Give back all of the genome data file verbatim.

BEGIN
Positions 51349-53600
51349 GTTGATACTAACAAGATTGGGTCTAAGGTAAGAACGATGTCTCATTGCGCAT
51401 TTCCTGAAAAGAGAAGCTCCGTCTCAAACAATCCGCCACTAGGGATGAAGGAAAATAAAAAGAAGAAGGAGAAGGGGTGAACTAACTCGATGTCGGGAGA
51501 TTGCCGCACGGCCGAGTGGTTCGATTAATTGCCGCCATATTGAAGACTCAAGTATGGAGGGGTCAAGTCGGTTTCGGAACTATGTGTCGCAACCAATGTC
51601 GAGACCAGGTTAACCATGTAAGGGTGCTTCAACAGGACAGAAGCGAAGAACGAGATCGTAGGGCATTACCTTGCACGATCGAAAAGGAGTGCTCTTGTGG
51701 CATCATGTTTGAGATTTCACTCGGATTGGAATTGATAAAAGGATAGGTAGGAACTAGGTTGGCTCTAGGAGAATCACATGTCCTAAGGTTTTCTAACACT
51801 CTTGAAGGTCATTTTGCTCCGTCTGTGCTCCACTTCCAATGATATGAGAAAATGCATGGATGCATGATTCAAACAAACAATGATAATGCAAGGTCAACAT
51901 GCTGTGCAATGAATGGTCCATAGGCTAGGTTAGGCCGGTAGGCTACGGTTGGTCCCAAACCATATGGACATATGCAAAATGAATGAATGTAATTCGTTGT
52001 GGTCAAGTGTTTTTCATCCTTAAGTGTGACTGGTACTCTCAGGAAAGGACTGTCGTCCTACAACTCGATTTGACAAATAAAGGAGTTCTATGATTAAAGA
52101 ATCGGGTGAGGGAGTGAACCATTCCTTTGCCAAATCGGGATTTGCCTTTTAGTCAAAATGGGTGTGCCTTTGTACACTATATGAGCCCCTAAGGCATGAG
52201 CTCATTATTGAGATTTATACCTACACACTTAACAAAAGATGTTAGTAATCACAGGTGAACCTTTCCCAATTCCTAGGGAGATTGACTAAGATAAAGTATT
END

Positions 51349-53600
51349 GTTGATACTAACAAGATTGGGTCTAAGGTAAGAACGATGTCTCATTGCGCAT
51401 TTCCTGAAAAGAGAAGCTCCGTCTCAAACAATCCGCCACTAGGGATGAAGGAAAATAAAAAGAAGAAGGAGAAGGGGTGAACTAACTCGATGTCGGGAGA
51501 TTGCCGCACGGCCGAGTGGTTCGATTAATTGCCGCCATATTGAAGACTCAAGTATGGAGGGGTCAAGTCGGTTTCGGAACTATGTGTCGCAACCAATGTC
51601 GAGACCAGGTTAACCATGTAAGGGTGCTTCAACAGGACAGAAGCGAAGAACGAGATCGTAGGGCATTACCTTGCACGATCGAAAAGGAGTGCTCTTGTGG
51701 CATCATGTTTGAGATTTCACTCGGATTGGAATTGATAAAAGGATAGGTAGGAACTAGGTTGGCTCTAGGAGAATCACATGTCCTAAGGTTTTCTAACACT
51801 CTTGAAGGTCATTTTGCTCCGTCTGTGCTCCACTTCCAATGATATGAGAAAATGCATGGATGCATGATTCAAACAAACAATGATAATGCAAGGTCAACAT
51901 GCTGTGCAATGAATGGTCCATAGGCTAGGTTAGGCCGGTAGGCTACGGTTGGTCCCAAACCATATGGACATATGCAAAATGAATGAATGTAATTCGTTGT
52001 GGTCAAGTGTTTTTCATCCTTAAGTGTGACTGGTACTCTCAGGAAAGGACTGTCGTCCTACAACTCGATTTGACAAATAAAGGAGTTCTATGATTAAAGA
52101 ATCGGGTGAGGGAGTGAACCATTCCTTTGCCAAATCGGGATTTGCCTTTTAGTCAAAATGGGTGTGCCTTTGTACACTATATGAGCCCCTAAGGCATGAG
52201 CTCATTATTGAGATTTATACCTACACACTTAACAAAAGATGTTAGTAATCACAGGTGAACCTTTCCCAATTCCTAGGGAGATTGACTAAGATAAAGTATT